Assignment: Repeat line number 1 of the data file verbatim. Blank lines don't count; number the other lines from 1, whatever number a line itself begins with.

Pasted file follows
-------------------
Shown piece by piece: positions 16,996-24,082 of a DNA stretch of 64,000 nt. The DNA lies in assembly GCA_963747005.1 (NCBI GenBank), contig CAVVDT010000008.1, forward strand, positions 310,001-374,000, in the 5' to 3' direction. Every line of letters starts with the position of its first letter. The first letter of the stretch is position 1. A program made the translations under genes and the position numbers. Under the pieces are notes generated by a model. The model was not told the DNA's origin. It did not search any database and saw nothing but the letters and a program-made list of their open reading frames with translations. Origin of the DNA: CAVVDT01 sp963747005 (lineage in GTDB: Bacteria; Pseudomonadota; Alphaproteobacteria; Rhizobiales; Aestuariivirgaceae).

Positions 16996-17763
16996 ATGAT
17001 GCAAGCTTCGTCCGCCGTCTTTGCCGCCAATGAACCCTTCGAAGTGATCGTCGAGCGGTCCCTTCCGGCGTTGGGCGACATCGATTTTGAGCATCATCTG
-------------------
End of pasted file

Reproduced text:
Shown piece by piece: positions 16,996-24,082 of a DNA stretch of 64,000 nt. The DNA lies in assembly GCA_963747005.1 (NCBI GenBank), contig CAVVDT010000008.1, forward strand, positions 310,001-374,000, in the 5' to 3' direction. Every line of letters starts with the position of its first letter. The first letter of the stretch is position 1. A program made the translations under genes and the position numbers. Under the pieces are notes generated by a model. The model was not told the DNA's origin. It did not search any database and saw nothing but the letters and a program-made list of their open reading frames with translations. Origin of the DNA: CAVVDT01 sp963747005 (lineage in GTDB: Bacteria; Pseudomonadota; Alphaproteobacteria; Rhizobiales; Aestuariivirgaceae).